Comments

Popular posts from this blog

Long closed California State Route 39 at Islip Saddle

Back in 2016 I visited the long closed segment of California State Route 39 in the Islip Saddle of the San Gabriel Mountains of Los Angeles County.


Islip Saddle is a mountain pass in the San Gabriel Mountains located at 6,680 feet above sea level.  Islip Saddle serves as the junction of CA 2/Angeles Crest Highway at the north terminus of CA 39/San Gabriel Canyon Road.  While the junction of CA 2/CA 39 unto itself is noteworthy due to the striking views from Islip Saddle southward through San Gabriel Canyon it has been become far more known for the long standing closure on the latter route since 1978.

CA 39 was one of the original 1934 State Highways and was made up of Legislative Route Number 171 south of what was US Route 101 in Buena Park and LRN 62 north of it.  In the case of LRN 62 it was created during the 1919 Third State Highway Bond Act.  The original legislative definition of LRN 62 had it running north from Azuza to Pine Flats in the San Gabriel Mountains to LRN 61 (which b…

Old US Route 60/70 through Hell (Chuckwall Valley Road and Ragsdale Road)

Back in 2016 I explored some of the derelict roadways of the Sonoran Desert of Riverside County which were part of US Route 60/70; Chuckwalla Valley Road and Ragsdale Road.


US 60 and US 70 were not part of the original run of US Routes in California.  According to USends.com US 60 was extended into California by 1932.  US 60 doesn't appear on the California State Highway Map until the 1934 edition.

USends.com on US 60 endpoints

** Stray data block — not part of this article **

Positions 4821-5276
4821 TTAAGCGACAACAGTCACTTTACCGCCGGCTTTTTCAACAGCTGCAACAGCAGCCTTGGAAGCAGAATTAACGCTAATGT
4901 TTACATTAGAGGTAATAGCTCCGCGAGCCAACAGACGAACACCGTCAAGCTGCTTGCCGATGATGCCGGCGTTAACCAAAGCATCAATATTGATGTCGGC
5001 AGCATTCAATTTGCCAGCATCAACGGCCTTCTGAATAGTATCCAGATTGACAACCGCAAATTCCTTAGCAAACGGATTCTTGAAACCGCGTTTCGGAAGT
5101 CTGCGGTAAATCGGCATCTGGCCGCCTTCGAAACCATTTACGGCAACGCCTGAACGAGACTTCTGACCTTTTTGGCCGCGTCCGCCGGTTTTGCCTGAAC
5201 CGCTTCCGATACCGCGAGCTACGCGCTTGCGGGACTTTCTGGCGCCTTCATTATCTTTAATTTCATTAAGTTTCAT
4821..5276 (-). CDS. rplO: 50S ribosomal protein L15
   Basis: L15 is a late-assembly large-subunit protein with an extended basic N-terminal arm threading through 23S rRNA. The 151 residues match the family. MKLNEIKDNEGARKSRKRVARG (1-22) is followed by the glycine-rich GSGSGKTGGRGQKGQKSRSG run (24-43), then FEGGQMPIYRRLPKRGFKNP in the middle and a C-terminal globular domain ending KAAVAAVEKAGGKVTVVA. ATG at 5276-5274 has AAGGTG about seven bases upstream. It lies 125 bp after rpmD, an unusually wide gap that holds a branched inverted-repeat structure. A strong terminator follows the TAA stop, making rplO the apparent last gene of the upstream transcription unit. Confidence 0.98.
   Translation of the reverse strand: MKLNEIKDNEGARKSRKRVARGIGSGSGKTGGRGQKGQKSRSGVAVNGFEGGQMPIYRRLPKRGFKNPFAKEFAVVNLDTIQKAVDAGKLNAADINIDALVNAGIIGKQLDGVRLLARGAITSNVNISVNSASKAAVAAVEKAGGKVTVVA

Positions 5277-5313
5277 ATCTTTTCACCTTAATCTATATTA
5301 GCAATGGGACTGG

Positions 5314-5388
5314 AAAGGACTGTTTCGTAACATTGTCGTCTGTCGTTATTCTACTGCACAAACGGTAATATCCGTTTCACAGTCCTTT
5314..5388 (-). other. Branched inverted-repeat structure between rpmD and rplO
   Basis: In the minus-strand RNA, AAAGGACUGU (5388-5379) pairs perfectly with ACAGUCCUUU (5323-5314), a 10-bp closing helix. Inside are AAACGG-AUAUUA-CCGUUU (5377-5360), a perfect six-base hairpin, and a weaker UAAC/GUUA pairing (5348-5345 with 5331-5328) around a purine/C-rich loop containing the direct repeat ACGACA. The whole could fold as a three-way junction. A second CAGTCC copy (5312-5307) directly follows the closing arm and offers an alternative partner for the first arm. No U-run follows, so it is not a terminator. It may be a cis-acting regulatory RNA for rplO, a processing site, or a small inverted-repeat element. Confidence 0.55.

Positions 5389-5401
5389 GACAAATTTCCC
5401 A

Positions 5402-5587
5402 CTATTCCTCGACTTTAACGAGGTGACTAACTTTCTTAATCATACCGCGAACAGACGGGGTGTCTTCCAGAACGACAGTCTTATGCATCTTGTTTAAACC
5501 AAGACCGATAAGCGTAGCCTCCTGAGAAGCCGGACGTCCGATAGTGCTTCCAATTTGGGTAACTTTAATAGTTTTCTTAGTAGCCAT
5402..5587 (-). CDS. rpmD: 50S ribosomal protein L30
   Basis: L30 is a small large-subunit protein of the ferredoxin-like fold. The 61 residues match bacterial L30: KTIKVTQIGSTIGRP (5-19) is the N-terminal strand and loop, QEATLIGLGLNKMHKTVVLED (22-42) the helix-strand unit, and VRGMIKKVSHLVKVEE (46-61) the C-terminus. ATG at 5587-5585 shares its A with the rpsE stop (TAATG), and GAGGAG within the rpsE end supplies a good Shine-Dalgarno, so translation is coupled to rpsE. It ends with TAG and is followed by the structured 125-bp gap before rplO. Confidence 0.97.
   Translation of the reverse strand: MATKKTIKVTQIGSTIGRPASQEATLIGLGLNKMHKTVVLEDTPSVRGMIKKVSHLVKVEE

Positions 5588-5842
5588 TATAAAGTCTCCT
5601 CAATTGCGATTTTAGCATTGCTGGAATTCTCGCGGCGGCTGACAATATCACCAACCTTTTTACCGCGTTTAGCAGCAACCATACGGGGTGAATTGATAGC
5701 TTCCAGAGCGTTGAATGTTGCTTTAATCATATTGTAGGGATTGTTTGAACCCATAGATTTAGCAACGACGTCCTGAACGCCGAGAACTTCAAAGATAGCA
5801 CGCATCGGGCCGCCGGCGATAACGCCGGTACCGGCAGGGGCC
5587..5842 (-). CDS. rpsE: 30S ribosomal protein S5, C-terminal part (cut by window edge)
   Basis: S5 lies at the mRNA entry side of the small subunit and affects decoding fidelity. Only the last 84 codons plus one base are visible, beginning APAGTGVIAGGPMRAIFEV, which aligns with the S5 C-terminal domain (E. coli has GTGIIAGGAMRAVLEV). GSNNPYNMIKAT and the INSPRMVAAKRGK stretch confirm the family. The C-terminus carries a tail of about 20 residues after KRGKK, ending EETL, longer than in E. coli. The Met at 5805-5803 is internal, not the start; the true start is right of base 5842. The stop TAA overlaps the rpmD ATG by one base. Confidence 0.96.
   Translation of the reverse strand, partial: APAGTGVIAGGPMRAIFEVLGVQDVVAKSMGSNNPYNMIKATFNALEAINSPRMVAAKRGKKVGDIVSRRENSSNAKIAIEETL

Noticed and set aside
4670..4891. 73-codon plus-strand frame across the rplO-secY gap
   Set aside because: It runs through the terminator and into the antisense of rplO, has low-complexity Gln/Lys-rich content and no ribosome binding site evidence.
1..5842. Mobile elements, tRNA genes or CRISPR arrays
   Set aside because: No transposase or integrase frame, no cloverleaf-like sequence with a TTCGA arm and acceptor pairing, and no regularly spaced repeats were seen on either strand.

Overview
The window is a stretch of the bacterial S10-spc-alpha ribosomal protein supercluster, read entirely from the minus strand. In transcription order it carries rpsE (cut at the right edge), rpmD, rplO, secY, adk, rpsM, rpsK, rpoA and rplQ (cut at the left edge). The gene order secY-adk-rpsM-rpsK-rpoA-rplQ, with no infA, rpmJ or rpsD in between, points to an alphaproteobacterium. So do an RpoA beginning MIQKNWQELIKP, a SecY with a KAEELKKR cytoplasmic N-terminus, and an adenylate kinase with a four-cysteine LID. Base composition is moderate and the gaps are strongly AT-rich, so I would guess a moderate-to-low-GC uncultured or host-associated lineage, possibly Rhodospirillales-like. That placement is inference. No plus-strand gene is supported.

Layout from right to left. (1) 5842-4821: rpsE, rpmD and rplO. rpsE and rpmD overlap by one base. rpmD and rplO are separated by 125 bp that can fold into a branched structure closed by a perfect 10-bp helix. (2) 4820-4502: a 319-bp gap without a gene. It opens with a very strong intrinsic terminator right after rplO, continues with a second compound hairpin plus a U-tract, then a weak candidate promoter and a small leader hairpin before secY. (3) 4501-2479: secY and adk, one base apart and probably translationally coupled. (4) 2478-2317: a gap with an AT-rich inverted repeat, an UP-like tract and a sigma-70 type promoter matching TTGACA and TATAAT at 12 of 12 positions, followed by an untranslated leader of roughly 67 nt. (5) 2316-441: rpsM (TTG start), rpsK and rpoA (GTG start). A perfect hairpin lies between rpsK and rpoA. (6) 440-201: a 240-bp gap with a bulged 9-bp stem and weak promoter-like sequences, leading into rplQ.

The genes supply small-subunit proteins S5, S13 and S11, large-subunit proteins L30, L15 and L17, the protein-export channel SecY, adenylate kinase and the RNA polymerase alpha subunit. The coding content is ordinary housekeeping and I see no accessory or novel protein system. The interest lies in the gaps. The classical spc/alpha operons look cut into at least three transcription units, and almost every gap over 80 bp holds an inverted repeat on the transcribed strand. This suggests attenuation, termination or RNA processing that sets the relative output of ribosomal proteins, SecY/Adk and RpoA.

1934 State Highway Map

Conversely US 70 was extended into California by 1934, it first appears on the 1936 State Highway Map.

USends.com on US 70 endpoints

1936 State Highway Map

When US 60 and US 70 were extended into California they both utilized what was Legislative Route Number 64 from the Arizona State Line west to Coachella Valley.  LRN 64 was part of the 1919 Third State Highway Bond Act routes.  The original definition of LRN 64 routed between Mecca in Blythe and wasn't extended to the Arizona State Line until 1931 according to CAhighways.org.

CAh…

Interstate 375 in Detroit; a doomed freeway?

Recently while visiting the City of Detroit I drove the entirety of Interstate 375.


I-375 is a short 1.147 mile spur of I-75 in downtown Detroit which connects to the unsigned I-375 Business Spur on Jefferson Avenue.  I-375 is the southernmost segment of the Walter P. Chrysler Freeway which carried largely by I-75 in the City of Detroit.  Construction of I-375 began in 1959 and the freeway was open to traffic by late 1964 according to michiganhighways.org.

michiganhighways.org on I-375

The average traffic count on I-375 ranges between approximately 14,000 vehicles at Jefferson Avenue and approximately 54,000 vehicles at I-75.  The low traffic counts on I-375 has recently led to proposals to put the freeway on a "road diet."  In 2013 the Michigan Department of Transportation announced that it may at some point in the future remove I-375.  In 2014 MDOT announced six proposals for I-375 which were eventually reduced to only two boulevard alternatives by 2017.  In late 2018 a six…